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Monday, January 05, 2009

Short Sale, Long Consequences

Short Sale, Long Consequences: A story about divorce, foreclosure and the IRSIt is August 2008 and I have been divorced for two years now. What a two years it has been. Left with nearly $15,000 in credit card debt by my reckless and deceitful ex-husband, and just out of graduate school working part-time jobs to get by, it seemed like I would never catch up. Oh, and there is the deadly “foreclosure proceedings begun” on my credit report, which I’m told will be there for the next seven years. Nonetheless, it is August 2008; I am divorced, happy, and free, with a new love in my life, and more than two thirds of the debt paid off. I am able to go off the debt management program that has helped me reach this goal. I plan, and take, my first vacation in more than five years.

What do I come home to? A notice and bill from the IRS that they are increasing my 2006 reported income by more than $5,000, meaning I owe them about $800, because my ex and I sold our foreclosed house in a short sale more than two years ago.

Just when I think life is getting better, something surfaces, something bites my (thankfully, tanned) backside.

Of course, my first reaction is that this is an injustice. For one, the mortgage company (since gone bankrupt itself) never told me that I would be liable for claiming the waived debt as income, and never furnished me with a 1099 form. (In a recent phone call, their rep claimed they sent it to my ex, logical as he was the primary borrower.) For another, there is the sting of personal injustice: my ex had let the home fall into foreclosure behind my back. I still don’t know what happened to all the money that was supposedly going towards mortgage payments, thousands and thousands of dollars. (Of course, I do have my suspicions, most of which involve my ex’s internet affairs, substance abuse, and sending money to his con-artist brother in Europe for weird and always unsuccessful business ventures.)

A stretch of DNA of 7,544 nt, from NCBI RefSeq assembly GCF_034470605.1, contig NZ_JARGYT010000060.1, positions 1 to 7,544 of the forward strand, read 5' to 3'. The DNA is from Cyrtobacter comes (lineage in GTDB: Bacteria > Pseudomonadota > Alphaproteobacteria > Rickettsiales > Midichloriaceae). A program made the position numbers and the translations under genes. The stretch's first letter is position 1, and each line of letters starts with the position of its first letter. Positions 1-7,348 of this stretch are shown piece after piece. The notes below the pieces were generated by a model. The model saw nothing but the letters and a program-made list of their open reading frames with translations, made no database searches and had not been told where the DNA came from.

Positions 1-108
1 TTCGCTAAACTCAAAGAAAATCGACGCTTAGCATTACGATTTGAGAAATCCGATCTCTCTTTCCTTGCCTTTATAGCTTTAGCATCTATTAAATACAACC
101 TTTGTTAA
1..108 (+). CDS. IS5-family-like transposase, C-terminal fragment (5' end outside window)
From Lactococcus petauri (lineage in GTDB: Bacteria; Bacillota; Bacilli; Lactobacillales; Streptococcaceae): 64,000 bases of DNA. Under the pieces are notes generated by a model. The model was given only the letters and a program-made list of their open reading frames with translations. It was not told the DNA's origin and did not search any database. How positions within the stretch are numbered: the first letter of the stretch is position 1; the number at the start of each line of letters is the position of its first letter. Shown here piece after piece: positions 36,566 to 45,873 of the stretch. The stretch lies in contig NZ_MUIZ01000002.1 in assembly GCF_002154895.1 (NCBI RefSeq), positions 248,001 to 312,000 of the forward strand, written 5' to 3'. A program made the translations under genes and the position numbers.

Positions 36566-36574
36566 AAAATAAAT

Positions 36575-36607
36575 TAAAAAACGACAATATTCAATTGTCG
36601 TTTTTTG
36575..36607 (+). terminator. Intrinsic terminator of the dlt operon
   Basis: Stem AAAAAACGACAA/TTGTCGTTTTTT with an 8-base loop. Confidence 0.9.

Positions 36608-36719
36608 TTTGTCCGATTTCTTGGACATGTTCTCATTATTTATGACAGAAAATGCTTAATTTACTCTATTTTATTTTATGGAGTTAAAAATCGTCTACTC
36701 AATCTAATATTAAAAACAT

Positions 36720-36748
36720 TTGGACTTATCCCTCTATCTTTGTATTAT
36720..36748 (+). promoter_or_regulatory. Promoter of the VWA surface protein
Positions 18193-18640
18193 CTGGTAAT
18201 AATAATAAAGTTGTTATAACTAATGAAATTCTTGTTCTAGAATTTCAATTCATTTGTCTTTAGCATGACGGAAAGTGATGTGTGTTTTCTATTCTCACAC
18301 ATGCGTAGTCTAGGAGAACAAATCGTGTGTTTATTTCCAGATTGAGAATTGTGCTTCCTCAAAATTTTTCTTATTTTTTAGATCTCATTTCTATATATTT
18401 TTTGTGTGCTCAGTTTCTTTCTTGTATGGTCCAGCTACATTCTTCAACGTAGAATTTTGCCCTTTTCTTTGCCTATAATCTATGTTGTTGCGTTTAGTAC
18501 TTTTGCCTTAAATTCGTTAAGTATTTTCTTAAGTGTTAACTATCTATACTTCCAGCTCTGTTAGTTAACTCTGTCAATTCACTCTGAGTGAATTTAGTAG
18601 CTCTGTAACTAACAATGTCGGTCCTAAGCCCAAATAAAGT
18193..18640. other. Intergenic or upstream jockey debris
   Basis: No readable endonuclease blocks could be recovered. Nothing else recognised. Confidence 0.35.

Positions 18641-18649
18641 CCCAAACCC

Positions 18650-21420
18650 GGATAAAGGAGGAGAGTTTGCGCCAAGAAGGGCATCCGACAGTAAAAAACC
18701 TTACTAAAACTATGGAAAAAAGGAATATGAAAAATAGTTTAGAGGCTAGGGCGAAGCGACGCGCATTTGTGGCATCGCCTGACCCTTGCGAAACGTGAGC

The irony is, it was me who decided to file taxes separately for 2006, although we were technically still married for half of it, because I didn’t want to be associated with him any longer, even in the eyes of the IRS. If we’d filed jointly, he’d now be liable for half the short sale income. In fact, I might even be eligible for an IRS protection called “Innocent Spouse,” that waives the liability of a spouse when debt or income has been concealed. (He never shared the 1099.) As it is, however, two tax professionals and the IRS help desk in Providence, RI have convinced me that I am liable for the amount and will be held responsible, especially since my ex doesn’t seem to have filed income taxes at all for that year. As both of the accountants told me, “The IRS goes after the person with the deeper pockets.” It seems unimaginable but that person is me!